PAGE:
Investments in offshore wind hit a new record of 18.2 billion euros ($19.5 billion) in 2016, according to new statistics from industry body WindEurope. The investments relate to new developments over the coming years, WindEurope said.
Over 1.5 gigawatts (GW) of new installations were made last year – a 48 percent fall compared to 2015 – with Europe's total offshore wind capacity now standing at 12.6 GW. The 1.5 GW of installations were made across Germany, the Netherlands and the U.K., and spread across seven wind farms.
"We've installed on average one wind turbine every day in Europe for the last two years," Giles Dickson, chief executive of WindEurope, said in a statement.
"With a strong pipeline of new projects on the way, we expect the numbers to rise quickly over the next 4 years," Dickson added. "We should see over 3 GW of new installations in 2017. And we're set to reach 25 GW total capacity by 2020 – double today's level."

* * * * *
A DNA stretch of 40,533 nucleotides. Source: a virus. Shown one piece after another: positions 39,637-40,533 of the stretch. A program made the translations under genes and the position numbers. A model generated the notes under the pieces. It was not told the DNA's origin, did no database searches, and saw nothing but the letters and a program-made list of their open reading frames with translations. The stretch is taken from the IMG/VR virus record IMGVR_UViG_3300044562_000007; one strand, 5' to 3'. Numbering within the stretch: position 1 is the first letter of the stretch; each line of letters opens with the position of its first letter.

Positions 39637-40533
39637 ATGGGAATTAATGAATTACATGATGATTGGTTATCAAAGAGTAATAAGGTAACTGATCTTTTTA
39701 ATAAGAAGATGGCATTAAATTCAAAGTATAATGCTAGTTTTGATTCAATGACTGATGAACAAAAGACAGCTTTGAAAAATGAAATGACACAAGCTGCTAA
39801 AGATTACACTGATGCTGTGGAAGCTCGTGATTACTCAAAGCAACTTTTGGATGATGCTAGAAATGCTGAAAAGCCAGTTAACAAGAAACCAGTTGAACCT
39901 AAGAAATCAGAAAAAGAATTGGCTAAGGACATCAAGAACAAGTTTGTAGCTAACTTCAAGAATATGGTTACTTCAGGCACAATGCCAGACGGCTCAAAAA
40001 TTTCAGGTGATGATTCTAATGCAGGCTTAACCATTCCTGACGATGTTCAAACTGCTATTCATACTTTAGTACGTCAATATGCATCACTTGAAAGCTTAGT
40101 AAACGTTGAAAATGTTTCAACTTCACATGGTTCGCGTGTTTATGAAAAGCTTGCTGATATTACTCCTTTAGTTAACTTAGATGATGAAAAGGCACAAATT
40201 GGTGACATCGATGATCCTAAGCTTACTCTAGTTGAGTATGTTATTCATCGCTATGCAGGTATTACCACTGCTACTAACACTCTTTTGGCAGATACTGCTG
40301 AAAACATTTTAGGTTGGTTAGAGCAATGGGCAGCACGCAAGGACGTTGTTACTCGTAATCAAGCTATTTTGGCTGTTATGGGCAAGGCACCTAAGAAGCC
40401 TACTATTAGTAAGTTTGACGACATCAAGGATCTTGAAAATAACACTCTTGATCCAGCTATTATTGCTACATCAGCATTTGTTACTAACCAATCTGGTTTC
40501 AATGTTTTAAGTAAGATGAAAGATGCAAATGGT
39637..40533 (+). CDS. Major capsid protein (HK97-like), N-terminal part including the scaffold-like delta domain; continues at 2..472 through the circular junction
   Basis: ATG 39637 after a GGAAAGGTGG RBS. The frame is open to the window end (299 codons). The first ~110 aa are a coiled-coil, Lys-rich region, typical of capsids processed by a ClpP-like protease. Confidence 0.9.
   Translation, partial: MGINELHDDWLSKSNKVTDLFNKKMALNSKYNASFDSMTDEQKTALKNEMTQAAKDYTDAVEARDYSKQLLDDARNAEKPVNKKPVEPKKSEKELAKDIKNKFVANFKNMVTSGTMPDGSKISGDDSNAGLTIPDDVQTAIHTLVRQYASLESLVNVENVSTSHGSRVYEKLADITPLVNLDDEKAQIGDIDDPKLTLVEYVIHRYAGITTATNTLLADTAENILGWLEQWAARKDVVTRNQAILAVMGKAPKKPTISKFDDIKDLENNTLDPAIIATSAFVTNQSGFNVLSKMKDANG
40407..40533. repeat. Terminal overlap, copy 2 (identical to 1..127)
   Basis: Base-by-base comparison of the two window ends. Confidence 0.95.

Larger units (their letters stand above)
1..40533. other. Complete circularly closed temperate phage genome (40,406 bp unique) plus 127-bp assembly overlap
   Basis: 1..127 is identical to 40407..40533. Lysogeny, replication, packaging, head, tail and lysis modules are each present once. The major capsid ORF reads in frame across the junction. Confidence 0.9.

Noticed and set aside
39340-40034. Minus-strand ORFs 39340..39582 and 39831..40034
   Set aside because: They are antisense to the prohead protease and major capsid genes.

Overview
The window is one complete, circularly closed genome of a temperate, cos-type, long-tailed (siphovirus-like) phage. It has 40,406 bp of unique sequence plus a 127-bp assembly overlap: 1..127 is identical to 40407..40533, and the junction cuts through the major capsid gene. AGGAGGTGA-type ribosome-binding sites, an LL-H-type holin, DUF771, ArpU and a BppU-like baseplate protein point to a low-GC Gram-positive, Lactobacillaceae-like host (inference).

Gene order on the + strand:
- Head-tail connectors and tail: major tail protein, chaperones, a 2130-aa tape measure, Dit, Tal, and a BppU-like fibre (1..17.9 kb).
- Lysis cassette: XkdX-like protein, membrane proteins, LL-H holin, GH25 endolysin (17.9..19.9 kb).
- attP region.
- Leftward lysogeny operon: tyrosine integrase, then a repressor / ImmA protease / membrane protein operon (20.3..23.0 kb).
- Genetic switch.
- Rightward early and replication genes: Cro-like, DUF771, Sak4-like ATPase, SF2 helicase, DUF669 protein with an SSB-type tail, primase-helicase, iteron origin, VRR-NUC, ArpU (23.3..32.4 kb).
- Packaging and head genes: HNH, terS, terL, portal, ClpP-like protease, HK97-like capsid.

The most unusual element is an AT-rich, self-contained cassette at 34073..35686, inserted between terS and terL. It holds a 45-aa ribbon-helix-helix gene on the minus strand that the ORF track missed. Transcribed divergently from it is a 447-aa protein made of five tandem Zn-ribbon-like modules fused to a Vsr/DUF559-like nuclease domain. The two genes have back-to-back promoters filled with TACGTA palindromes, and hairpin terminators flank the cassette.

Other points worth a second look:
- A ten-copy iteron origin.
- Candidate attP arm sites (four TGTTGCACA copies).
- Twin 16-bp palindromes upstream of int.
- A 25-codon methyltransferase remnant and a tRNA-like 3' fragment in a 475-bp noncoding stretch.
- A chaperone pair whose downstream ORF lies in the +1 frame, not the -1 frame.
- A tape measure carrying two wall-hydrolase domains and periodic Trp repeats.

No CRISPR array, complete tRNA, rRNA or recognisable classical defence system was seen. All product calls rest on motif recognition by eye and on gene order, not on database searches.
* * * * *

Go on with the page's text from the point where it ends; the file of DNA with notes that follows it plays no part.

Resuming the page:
Oliver Joy, a spokesperson for WindEurope, told CNBC via email that Europe now had enough offshore wind capacity to power 13 million homes.
"As developers continue to bring down cost, the appeal of offshore wind as a secure, sustainable and affordable energy solution can only grow," he said.
"Last year, we saw the lowest prices for offshore wind to date in four separate tenders in the Netherlands and Denmark," he went on to explain, before adding that this put "offshore wind on a par with the likes of coal and gas."
"The industry is already meeting its cost reduction goals ahead of time, strengthening the economic argument for more offshore wind over conventional power sources."
While 2016 was a record year for Europe in terms of investments in offshore wind, in the U.S. it is a relatively nascent industry. At the end of last year, America's first offshore wind farm, located off the coast of Rhode Island, commenced commercial operations.